Thirteen of my favorite books from the 2010’s

I start feeling reflective when something comes to an end, and closing out a decade magnifies the impulse, so I’d like to share some of my favorite reading over the last ten years. The following list doesn’t claim that these books are the best; there’s too much to read and too little time to crown that kind of superlative. These are just a few that I personally found thoughtful, enjoyable, interesting, and worth spending some time with.

I’ve been influenced so much by recommendations from others’ lists over the years, and led to topics and ideas I wouldn’t have sought on my own. I hope that by sharing this, I can do the same for you.

  • You are Not a Gadget, Jaron Lanier (2010)

Lanier’s book opened the decade up with prescient questions about the relationship we have with technology, and set the table for several of the other books I listed here. It’s been ten years since I read it, so my recollection of the details are a bit scant, but the rest of this list proves that the book put me on a path of exploring some important ideas: what’s the real impact of internet technology, and is it making us better people?

  • Flourish: A Visionary New Understanding of Happiness and Well-being, Martin Seligman (2011)

Happiness can be different things to different people, but all of us can benefit from a look at Seligman’s work in the field of positive psychology. This work proposes that mental health is worth our attention just as much when things are going well as it is when times are difficult. Flourish introduces some of the science, and punctuates it with practical exercises you can use to improve your well-being, like the ‘What Went Well?’ journal that suggests writing down three things that go well every day. I tried it out, and soon found myself spoiled for choice when considering all the things I have to be grateful for.

  • The Shallows: What the Internet is Doing to Our Brains, Nicholas Carr (2011)

Following a path staked out by some of Lanier’s broader questions, Nicholas Carr dug deep on the effects of internet usage on our brains, and found a variety of not surprising but still alarming conclusions – such as strong evidence that links reading hypertext to significantly diminished memory, comprehension and learning compared to good old-fashioned books. That being said, maybe it’s better to grab a paperback copy of this one instead of the Kindle edition.

  • Quiet, Susan Cain (2012)

So I guess I’m an introvert. I had suspicions after I casually self-administered a Myers-Brigss test several years ago, but reading Susan Cain’s work solidified my theory, and gave me a better framework for understanding it. This book impacted how I approach my work, and strengthened my determination to seek environments where I can leverage the quieter aspects of my character to their greatest effect.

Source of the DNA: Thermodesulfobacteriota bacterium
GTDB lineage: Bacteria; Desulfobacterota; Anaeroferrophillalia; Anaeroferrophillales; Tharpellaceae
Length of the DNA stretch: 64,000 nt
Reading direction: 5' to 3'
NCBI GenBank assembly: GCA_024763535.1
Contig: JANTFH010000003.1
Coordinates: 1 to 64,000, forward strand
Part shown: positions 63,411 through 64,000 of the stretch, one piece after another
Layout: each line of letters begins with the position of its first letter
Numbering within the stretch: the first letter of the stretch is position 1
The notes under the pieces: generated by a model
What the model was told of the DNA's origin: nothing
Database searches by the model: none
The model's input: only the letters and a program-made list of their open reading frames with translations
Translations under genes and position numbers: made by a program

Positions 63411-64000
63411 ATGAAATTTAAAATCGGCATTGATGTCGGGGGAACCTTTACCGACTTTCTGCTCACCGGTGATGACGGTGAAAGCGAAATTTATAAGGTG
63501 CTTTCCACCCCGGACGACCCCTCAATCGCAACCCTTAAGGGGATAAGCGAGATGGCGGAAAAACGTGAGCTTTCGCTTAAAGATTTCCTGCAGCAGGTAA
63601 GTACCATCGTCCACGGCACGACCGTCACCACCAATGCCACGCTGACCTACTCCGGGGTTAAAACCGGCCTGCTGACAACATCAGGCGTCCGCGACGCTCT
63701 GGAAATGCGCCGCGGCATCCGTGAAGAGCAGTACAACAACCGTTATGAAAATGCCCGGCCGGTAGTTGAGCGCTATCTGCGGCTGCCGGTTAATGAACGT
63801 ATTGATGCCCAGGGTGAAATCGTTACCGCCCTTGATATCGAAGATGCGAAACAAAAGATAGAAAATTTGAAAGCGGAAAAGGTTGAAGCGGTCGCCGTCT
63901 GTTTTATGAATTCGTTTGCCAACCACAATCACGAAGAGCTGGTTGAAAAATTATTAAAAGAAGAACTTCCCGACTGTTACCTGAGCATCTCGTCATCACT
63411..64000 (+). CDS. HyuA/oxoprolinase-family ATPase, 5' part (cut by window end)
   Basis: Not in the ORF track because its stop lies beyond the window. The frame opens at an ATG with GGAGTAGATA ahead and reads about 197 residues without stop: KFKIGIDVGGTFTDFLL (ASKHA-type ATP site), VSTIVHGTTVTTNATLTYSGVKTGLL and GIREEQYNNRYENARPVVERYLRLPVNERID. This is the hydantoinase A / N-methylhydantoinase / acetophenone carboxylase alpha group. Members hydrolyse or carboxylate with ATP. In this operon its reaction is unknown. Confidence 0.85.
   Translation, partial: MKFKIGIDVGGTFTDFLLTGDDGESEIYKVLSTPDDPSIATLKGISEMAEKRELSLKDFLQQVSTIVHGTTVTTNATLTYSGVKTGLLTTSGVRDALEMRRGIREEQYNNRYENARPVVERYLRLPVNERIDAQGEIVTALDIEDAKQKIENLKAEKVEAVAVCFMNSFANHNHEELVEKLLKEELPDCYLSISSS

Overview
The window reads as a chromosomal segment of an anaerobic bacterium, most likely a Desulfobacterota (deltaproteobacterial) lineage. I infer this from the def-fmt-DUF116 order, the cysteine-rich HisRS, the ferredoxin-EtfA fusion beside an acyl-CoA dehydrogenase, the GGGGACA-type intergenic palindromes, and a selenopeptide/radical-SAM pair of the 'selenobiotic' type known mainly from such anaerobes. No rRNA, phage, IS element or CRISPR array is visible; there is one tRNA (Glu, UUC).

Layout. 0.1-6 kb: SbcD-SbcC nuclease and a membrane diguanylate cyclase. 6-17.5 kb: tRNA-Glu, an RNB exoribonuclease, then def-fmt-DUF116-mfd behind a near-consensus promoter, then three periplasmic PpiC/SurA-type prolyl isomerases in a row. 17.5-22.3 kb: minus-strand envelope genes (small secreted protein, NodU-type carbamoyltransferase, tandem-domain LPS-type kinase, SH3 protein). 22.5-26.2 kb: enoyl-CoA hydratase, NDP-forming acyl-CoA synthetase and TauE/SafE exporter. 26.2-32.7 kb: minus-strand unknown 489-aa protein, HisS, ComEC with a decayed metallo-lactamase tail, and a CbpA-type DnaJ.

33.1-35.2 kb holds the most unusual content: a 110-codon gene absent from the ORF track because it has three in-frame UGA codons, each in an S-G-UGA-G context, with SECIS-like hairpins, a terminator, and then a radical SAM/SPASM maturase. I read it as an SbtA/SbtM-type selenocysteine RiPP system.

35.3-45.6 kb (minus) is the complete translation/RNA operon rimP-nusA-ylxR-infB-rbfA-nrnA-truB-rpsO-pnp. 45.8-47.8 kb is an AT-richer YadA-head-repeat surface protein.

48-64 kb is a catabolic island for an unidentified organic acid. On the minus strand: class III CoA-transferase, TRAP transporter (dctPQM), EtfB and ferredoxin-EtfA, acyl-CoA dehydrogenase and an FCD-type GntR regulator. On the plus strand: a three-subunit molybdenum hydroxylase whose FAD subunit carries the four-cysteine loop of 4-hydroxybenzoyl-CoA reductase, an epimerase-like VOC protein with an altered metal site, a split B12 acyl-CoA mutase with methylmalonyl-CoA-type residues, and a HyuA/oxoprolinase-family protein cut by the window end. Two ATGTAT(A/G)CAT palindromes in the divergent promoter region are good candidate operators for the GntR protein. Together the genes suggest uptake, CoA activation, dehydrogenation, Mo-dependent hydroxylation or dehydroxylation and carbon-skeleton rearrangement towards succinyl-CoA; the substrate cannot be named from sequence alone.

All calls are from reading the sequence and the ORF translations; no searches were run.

• NW, Zadie Smith (2012)

There’s a scene in this powerful novel by Zadie Smith in which a character waits at a bus stop in the neighborhood he’s known his entire life, and sees younger versions of himself, sitting there with him – boarding the bus as a child with his grandmother, sleeping on the bench as a rowdy teenager, meeting his wife for the first time as a young man. Time passes, people change, but places remain fixed in our memory, tying us back to who we were and reminding us of what we’ve been through. NW is a brilliant story about that relationship we have with the places we know well, and each other, and the intersection of the two.

  • The Circle, Dave Eggers (2013)

In 2013, before the “Criticism of Facebook” Wikipedia page boasted 564 citations, it wasn’t unusual to feel like an outsider for questioning the utility of the world’s largest social media platform. Fiction was an appropriate and somewhat innocent space to worry about what worst-case scenarios might result, if the Zuckerbergian mindset of “share everything, all the time” were taken to its logical extreme. Dave Eggers’ imagining of a Google/Facebook-like corporation called the Circle still paints a vivid picture of a friendly dystopia that could turn to reality if questions aren’t answered about the role of social media in everyday life.

  • The News: A User’s Manual, Alain de Botton (2014)